Tuesday, August 04, 2009

A Tale of Two Henrys

When the first news stories about the arrest of world renowned scholar, author and Harvard professor Henry Louis Gates appeared, I shook my head and swore that it was just too obvious for me to "waste my time on." I refused to even imagine writing a post on the situation because, for real now, what kind of moron would arrest a 58-year-old Harvard professor (regardless of skin tone) wearing an upscale polo shirt, standing on his own porch with his photo identification in his hand? (And yes, Sgt. Crowley, I called you a moron -- no matter what a nice guy you are -- and I don't drink alcohol, so I guess we're not gonna be talkin' about it all over a beer, are we?)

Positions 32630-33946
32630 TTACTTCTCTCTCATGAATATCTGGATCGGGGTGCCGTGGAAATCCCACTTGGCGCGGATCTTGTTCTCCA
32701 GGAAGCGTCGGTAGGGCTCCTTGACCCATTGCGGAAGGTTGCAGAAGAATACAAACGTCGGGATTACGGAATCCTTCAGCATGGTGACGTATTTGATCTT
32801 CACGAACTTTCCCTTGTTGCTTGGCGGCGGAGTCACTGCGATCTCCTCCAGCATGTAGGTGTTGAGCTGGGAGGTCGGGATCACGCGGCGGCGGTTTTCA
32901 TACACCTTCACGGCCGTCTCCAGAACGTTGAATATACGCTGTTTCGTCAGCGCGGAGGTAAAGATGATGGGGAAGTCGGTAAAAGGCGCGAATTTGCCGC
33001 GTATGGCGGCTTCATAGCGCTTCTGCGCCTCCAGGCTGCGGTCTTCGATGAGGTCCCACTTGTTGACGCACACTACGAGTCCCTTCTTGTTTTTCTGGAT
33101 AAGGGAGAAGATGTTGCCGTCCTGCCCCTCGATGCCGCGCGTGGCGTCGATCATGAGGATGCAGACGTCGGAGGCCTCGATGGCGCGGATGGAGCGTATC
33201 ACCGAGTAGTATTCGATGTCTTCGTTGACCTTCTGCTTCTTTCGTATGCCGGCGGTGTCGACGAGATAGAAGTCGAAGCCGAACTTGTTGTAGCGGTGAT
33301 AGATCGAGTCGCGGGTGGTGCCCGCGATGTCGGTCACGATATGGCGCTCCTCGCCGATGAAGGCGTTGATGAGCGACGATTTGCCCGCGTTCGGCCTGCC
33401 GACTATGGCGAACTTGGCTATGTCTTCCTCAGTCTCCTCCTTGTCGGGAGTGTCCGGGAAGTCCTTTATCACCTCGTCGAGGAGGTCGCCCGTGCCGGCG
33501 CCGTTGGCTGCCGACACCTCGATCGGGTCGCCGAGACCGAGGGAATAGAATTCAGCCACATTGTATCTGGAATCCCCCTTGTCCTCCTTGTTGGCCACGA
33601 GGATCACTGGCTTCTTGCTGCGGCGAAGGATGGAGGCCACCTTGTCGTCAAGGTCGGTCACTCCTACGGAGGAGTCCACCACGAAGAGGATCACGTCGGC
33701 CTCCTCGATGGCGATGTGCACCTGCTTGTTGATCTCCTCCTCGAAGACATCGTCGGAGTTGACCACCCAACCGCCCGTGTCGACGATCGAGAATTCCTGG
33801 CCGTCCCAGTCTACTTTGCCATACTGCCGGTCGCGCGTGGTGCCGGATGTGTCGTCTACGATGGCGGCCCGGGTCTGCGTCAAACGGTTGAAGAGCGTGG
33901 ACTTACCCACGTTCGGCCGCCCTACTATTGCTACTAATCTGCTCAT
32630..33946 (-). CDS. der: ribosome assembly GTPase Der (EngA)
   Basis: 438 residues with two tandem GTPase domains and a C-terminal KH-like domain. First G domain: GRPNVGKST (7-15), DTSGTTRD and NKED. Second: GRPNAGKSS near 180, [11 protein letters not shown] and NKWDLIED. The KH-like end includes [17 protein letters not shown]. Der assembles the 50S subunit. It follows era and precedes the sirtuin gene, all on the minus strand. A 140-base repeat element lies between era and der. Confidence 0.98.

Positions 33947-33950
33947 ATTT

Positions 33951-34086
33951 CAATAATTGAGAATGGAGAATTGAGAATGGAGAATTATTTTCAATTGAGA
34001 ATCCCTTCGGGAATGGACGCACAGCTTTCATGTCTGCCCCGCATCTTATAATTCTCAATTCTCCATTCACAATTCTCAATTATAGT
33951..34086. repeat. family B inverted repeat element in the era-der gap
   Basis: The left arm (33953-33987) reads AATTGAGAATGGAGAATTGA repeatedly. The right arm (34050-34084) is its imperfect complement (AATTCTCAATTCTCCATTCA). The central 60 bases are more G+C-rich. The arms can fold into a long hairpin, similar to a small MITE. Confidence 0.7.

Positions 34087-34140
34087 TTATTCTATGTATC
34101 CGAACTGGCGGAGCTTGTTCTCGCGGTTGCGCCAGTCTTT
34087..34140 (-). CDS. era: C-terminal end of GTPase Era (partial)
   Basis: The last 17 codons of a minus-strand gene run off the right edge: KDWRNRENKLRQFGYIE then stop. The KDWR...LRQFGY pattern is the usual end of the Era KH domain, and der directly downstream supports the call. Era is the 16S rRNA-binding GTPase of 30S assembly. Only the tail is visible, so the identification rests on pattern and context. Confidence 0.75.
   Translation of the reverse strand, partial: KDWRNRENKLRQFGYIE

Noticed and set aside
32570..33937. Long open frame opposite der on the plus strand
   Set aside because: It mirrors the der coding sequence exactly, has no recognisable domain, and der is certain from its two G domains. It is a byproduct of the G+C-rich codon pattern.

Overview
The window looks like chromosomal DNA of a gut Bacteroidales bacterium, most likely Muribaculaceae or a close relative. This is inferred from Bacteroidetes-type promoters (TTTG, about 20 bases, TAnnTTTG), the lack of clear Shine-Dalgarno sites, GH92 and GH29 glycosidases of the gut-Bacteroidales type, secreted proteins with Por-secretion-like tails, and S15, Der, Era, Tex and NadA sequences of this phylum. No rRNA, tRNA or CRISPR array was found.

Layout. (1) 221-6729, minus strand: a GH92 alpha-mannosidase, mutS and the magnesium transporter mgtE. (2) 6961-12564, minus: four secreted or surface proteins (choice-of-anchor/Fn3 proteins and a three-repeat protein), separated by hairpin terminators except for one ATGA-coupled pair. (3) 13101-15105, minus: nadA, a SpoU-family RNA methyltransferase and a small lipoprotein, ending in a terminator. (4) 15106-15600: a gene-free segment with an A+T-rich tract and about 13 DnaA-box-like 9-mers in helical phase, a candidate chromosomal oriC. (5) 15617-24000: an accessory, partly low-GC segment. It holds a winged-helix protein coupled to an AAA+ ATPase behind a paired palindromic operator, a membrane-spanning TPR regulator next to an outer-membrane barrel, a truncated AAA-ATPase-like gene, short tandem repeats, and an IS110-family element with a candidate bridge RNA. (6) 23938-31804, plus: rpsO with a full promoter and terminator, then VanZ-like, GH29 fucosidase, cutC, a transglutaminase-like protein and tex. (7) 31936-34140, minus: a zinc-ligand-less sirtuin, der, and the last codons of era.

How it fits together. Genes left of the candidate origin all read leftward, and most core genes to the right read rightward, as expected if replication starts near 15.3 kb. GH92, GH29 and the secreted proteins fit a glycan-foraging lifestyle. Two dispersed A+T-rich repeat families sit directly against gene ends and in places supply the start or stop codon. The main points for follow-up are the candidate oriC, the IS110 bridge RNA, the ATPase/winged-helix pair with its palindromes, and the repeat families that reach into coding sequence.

Then, as the days passed and I watched the mainstream media grapple with the "issues" of the case, I became increasingly mesmerized by the attempts -- from the President on down -- to make this incredible display of institutionalized White supremacy wearing a gun Gates' problem. How dare he, the media et al seemed to be saying, come home from abroad and unjam his own front door in broad daylight? How dare he ask his driver for assistance in doing this to protect the hip he's already had to have replaced once? How dare he run the risk of confusing some woman watching him do all this so that she winds up embarrassed for being a "good citizen?" And above all, how dare he become frustrated with and worse yet, berate a uniformed law enforcement officer who had treated him with no more than the same dismissive disdain reserved for all Black men in the United States? Didn't he realize he could've been Tasered or even shot? The media and everybody they talked to seemed to be saluting the cop for not really letting loose on this uppity old man with a cane who obviously didn't re-ca-nize who he was talkin' to. In fact, other than the President (for a hot minute) and a handful of bloggers*, nobody seemed to be taking Gates' side.